Well-known ‘Committee Wali Baji’ seeks protection from court

Committee members had known Sidra for at least 7 to 10 years, fell for her Rs420m scheme
<p>Artwork: Yawar Yaseen/SAMAA Digital</p>

Artwork: Yawar Yaseen/SAMAA Digital

A Karachi woman - who got famous for running savings committees (commonly known as ballot committees or BCs) before being accused of pilfering the sum to enrich her self, has now sought protection from court after being hounded by her creditors.

The social media businesswoman and entrepreneur Sidra Humaid of Karachi had recently posted online that she had defaulted on paying out committees to the tune of Rs420 million.

Humaid, who operates two businesses: Daily Bites, a home-based food company, and Croise, a handmade goods brand, said that she was being hounded by ‘thugs’ demanding money and was receiving ‘threats’.

According to the specifics of the petition submitted by Sidra Humaid, during the time of Covid-19, the majority of members were unable to pay their dues, and in result she was unable to pay the committee forward.

She also stated that she was compelled to submit a petition after receiving death threats and having her home attacked on December 3 by armed men.

In addition, the businesswoman has stated that she is prepared to compensate every member of the committee.

On Tuesday, she posted on Facebook a copy of a court notice to the District East SSP to provide her with protection and to submit a report to the court next week after she had approached the sessions court.

Earlier, Humaid had posted on her social media account stating that while she owed a lot of money to a lot of people, she did not have sufficient money to refund everyone or pay what is owed to them.

“I have really messed up my committees, and now I am practically bankrupt and have no means to pay off my committees,” she wrote. The post was a shock to several of her followers and creditors.

Here’s Sidra’s social media announcement:

Humaid’s victims have been vocal on social media, calling her out for swindling them. Several had voiced their desire to pursue her legally to retrieve their money.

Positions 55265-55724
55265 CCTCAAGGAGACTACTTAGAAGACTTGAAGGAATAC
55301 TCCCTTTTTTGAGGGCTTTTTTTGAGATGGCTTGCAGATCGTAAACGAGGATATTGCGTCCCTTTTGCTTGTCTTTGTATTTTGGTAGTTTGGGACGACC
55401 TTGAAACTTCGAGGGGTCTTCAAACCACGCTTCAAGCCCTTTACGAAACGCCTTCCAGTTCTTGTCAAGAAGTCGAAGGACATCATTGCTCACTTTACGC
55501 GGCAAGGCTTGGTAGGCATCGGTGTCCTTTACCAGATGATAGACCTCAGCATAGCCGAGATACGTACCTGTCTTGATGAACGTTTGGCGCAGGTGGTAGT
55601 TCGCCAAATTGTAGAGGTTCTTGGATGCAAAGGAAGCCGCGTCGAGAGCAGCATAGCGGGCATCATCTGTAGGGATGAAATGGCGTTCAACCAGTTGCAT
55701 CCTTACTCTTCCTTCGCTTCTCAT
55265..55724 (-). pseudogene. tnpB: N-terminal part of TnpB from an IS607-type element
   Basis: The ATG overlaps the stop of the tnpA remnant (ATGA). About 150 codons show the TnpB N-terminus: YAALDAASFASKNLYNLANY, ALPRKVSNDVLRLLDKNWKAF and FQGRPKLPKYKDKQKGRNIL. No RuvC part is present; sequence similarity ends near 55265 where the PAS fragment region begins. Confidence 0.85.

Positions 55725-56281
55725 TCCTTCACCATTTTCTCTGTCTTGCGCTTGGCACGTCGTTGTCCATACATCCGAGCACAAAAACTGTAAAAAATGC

None of them, however, have reported the incident to the police or the Federal Investigation Agency (FIA).

While Humaid has not been seen or heard from recently, she posted on social media, urging calm amongst her committee members,

“Please guys don’t panic. Your money will be returned in the coming months.”

One of her victims told other committee members that she had known Humaid for the past seven to 10 years.

Other victims claimed that in recent months, Humaid could be found flaunting new found wealth on social media, showing off her fancy cellphones, watches, handbags, and footwear.

Her victims argued that someone operating a couple of home-based businesses and that the money probably went to fund her lavish lifestyle.

In the most recent turn of events, the influencer posted an update on its social media profile stating that after putting her financial situation in order, she has begun paying everyone to whom she was legally obligated to pay according to the terms of their agreement.

She had started hosting committees around seven years ago with some five committees.

Those who placed their money with her said that she used to operate all the committees using WhatsApp groups and two accounts in private banks.

Over time, her network of committees grew to a whopping 117 committees.

fraud

swindle

online scam

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